It isn’t all doom and gloom by any stretch. The silver lining to this particular cloud is that, especially in the early years after diagnosis, we have had some really good family times. Having said for years “I must go home more often” I now had a solid reason for doing so and was at a time of life when I could do so relatively easily. Mum developed fantastic coping strategies and for 3 or 4 years many people didn’t guess her diagnosis. With patience and planning we enjoyed lots of family outings and are certainly closer as a family than before this began. Escaping to Somerset once a month is a treat whatever the reason. We are fortunate that for the most part Mum is a happy and affectionate person to care for, she can be super cute and having never been a particularly demonstrative family she now tells us regularly how much she loves us and how lovely we are. The timing of Mum’s diagnosis also made me realise how you can’t wait for retirement to do what you want to do, life is short and unpredictable. It gave me the courage to change career direction and move into the charity sector where I feel that the time I do spend working is at least worthwhile. It gave me the courage to take a year off with my (now) husband, to travel and spend time with family.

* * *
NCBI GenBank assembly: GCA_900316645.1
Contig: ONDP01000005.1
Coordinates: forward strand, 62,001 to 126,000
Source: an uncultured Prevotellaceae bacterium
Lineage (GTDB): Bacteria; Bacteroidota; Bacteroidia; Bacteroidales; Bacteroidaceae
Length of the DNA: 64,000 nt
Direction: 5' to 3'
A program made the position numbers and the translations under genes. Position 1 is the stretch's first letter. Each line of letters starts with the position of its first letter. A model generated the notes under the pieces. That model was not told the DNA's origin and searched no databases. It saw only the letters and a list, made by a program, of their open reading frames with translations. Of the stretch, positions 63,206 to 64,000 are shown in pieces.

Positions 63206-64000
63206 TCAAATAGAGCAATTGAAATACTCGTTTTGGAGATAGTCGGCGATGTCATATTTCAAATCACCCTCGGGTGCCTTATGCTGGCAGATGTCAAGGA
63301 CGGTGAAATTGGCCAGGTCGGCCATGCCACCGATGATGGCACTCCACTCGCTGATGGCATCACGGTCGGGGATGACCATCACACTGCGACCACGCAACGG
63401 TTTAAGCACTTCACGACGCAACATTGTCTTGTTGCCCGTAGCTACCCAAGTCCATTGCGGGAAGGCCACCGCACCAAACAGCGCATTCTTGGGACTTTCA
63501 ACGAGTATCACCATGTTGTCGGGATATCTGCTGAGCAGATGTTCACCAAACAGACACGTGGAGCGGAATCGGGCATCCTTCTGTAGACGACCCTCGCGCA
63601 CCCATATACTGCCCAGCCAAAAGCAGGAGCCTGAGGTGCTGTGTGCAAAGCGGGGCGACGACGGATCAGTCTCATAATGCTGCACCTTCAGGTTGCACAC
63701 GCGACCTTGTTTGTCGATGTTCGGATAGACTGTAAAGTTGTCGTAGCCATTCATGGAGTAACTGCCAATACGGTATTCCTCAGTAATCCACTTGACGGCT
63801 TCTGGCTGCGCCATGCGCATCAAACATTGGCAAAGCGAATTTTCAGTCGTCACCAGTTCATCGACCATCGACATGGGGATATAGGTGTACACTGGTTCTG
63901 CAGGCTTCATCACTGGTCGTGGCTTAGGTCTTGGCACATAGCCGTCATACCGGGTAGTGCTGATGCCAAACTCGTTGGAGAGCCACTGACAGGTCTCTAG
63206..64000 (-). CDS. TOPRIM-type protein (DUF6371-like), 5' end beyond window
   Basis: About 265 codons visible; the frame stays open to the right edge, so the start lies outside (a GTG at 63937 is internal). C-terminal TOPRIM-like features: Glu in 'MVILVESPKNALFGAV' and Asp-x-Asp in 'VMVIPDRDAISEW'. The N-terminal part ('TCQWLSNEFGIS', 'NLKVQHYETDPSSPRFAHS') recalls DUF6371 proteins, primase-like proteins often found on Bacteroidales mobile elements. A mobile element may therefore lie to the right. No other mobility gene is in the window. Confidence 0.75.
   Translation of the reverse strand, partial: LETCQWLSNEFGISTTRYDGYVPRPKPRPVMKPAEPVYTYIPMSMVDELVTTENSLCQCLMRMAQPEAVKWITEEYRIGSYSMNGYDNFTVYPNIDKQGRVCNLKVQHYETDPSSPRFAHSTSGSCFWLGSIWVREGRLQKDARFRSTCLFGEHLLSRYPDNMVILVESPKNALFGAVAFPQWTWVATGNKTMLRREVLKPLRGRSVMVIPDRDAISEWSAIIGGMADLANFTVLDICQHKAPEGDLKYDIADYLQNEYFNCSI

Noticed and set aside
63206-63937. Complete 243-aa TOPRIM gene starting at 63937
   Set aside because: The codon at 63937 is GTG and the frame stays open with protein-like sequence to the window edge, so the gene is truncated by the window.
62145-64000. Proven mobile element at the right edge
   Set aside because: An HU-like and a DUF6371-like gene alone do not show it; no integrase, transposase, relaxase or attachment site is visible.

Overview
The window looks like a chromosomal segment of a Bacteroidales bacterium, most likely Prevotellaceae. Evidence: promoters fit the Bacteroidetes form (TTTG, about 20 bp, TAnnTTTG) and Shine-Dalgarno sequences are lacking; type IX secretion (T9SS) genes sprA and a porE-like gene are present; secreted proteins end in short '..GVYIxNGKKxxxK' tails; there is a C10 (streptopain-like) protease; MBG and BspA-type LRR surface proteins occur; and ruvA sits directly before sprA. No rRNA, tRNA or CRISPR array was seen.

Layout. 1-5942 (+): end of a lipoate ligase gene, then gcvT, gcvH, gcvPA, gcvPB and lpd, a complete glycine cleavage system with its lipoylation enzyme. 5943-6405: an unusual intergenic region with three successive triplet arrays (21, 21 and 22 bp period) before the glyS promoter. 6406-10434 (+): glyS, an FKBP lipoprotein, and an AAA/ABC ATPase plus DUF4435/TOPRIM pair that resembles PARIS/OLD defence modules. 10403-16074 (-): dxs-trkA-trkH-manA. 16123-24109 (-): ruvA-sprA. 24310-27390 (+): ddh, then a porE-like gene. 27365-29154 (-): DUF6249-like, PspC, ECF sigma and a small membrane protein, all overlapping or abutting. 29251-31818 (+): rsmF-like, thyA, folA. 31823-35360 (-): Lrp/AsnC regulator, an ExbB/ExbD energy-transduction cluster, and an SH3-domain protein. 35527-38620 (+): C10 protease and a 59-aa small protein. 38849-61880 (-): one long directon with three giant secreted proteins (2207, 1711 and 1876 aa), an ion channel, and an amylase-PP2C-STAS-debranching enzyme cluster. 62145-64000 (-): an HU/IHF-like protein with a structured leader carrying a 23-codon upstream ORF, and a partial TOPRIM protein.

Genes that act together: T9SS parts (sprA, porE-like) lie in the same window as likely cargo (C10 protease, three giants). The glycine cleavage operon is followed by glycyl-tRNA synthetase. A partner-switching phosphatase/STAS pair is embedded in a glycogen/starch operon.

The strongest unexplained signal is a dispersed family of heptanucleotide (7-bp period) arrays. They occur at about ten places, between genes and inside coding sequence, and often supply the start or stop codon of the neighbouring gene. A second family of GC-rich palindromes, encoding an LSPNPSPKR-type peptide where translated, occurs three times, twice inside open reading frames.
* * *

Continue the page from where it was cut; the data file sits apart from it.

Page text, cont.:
Mum, who continued organising the local Cancer Research collections for several years after her diagnosis, said on receiving that diagnosis in 2006: “20 years raising thousands of pounds for Cancer Research and it was the wrong bloody charity”. It wasn’t of course, the progress in cancer care would never have been possible without the incredible levels of historic and ongoing investment, but the resources committed to dementia are paltry in comparison. And the support available, both financial and practical, are laughable. The burden on family carers is enormous. Alzheimer’s is a disease. It is not a side effect of old age that can be ignored. That’s why Remembering not to Forget and the organisations we fund are so important. All of the RNF founders have close family members living with early onset dementia and increasingly early onset Alzheimer’s is making the news, awareness is being raised and services are improving. But I still feel there are un-talked about implications for younger carers, and that needs to change.